For my piece in this week's Metro NY, a visit to Dononue's Steak House on Lexington near 64th.
...it’s the people who really take you back to an older New York, before restaurant chatter was about nothing but money, work, and the latest technological toy—before people became so boring.
At lunchtime, around the bar at Donohue’s, you’ll find the real New Yorkers. The scientist sipping a Manhattan knows everything about everything. The older lady quaffing white wine sounds exactly like Maureen O’Sullivan, with a slight slur that makes her only more elegant. The bartender, with his German accent, referees the conversation with jokes.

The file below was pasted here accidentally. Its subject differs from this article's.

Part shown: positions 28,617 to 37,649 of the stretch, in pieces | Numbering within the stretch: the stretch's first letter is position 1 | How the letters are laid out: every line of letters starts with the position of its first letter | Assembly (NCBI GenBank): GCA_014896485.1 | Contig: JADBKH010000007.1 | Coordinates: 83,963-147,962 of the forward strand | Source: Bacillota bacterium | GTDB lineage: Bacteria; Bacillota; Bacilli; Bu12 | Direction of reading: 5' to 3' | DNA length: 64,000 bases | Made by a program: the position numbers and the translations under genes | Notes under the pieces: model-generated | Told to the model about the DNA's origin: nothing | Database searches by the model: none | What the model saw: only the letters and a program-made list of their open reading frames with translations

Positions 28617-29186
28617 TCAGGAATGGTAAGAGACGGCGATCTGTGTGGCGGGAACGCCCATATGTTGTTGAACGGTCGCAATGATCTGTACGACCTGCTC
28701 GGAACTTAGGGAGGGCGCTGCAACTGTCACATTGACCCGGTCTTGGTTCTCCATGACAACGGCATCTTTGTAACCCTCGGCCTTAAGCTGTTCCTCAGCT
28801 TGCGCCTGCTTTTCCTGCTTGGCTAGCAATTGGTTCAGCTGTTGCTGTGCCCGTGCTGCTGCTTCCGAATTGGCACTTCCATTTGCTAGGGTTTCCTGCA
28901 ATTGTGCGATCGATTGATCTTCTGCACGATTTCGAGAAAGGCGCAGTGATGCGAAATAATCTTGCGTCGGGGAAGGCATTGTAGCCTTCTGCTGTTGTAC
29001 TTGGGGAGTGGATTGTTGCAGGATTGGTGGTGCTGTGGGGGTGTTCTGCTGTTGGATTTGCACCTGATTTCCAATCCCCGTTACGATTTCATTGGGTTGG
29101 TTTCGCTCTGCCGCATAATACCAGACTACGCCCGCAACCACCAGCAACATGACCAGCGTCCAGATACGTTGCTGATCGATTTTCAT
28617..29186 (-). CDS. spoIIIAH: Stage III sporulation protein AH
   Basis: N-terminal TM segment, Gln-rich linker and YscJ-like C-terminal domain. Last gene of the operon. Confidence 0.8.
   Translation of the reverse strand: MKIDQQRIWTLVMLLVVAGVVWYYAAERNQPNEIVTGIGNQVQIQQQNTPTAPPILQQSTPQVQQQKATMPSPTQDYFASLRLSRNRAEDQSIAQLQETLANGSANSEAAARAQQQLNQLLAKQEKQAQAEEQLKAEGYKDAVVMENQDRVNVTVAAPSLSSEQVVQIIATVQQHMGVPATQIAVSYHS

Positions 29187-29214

In a discussion that bounces from George Orwell to life in India, a newspaper headline shifts the talk to Robin Williams. Comedians really are unhappy people, the group decides.
“It’s the old Pagliacci thing,” says the scientist. “The weeping clown. It’s the misery behind the laughter.”
Jerry Lewis? Miserable. Lenny Bruce? Wretched. Milton Berle? He might have been okay, but Lucille Ball was decidedly unpleasant. They move on to other celebrities with difficult personalities. “Hey,” says the bartender, readying a joke, “you know what Sinatra said when he introduced Mia Farrow to his mother? He said, ‘Mama, Mia.’ You see? Mama Mia!” ...
Please read the rest of the essay in the paper here.